Ethnomusicologists walk a lot. Walking brings us closer to our teachers, who give us knowledge about ndwom, and reveals important insights into how a locale is laid out, helping us to develop local literacy and an embodied understanding of the scales and rhythms of the society. Walking is one approach without which we would not be laughing, dancing, singing, sharing, or eating with people through ndwom. Walking takes us to our teachers’ houses for lessons and interviews and to archives, rituals, and performances. Yet many publications that address fieldwork in ethnomusicology overlook this crucial part of our research process. Drawing on my own field research at Kormantse in Ghana and on others’ research, I discuss how walking informs us as ethnomusicologists and suggest how it could be incorporated into our work.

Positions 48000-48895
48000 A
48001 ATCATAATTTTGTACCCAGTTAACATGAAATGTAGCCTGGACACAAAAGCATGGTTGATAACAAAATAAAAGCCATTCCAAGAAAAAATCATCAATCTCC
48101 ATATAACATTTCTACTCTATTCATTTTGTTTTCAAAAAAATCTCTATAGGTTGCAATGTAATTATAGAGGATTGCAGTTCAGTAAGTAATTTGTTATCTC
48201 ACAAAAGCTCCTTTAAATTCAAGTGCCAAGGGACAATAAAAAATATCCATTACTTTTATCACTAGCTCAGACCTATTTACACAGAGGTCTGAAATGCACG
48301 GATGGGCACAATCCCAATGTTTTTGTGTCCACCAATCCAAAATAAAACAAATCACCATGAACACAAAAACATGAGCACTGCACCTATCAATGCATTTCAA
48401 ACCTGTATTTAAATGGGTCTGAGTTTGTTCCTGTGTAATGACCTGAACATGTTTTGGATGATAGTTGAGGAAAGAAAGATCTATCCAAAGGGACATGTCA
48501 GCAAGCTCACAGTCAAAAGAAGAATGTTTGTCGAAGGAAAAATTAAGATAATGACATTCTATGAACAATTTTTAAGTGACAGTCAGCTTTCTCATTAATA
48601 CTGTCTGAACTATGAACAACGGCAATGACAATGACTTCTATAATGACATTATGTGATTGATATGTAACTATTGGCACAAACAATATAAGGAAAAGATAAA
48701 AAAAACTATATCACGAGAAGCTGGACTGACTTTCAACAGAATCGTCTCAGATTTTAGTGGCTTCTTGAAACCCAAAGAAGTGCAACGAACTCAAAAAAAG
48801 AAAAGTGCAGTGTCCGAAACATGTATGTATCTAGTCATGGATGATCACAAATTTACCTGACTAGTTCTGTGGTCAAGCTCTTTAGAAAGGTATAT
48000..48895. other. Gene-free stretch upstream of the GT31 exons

Amambra mu ndwom ho adzesua nhwewhεmufo bͻ aporͻw pii. Aporͻbͻ anaa nantsew twe hεn bεn hεn akyerεkyerεfo a wͻma hεn ndwom ho nyimdzee na wobue hεn enyi wͻ mbrε wosi hyehyε/siesie mbea pͻtsee a dwumadzi bi kͻ do no hͻn ho. Iyi boa ma yetu hεn nyimdzee a yεwͻ fa biribi n’abͻse/sibea mu mpon. Nantsew yε kwan kor a sε yekwetsir a, yennkotum edua ndwontow do nye nkorͻfo edzidzi, aserew, asaw anaa atow ndwom; nantsew san boa hεn ma yetum kͻ hεn akyerεkyerεfo hͻn efiefi kosua adze na yεtoto hͻn ano fa nsεm pii ho; yεnam do so yε nhwehwεmu wͻ nsεndahͻ mu, atͻrmuadze na ͻyεkyerε ahorow mu. Eso, iyi nyina ekyir no, akyerεw ahorow a ͻkasa fa aporͻbͻ a ͻkͻ do wͻ amambra mu ndwom ho adzesua na nhwehwεmu ho no bu hͻn enyi gu dεm asεnhia yi do. Mirigyina mankasa me nhwehwεmu a meyεε no wͻ Kormantse a ͻwͻ Ghana na dza afofor bi ayε do no, merebεpεnsampεnsa mbrε nantsew/aporͻbͻ si boa hεn dε yεyε amambra mu ndwom ho adzesua nhwehwεmufo na medze nsusui a ͻbͻboa hεn ma yeehu mbrε yebesi dze nantsew na aporͻbͻ ahyehyε hεn dzwumadzi mu.

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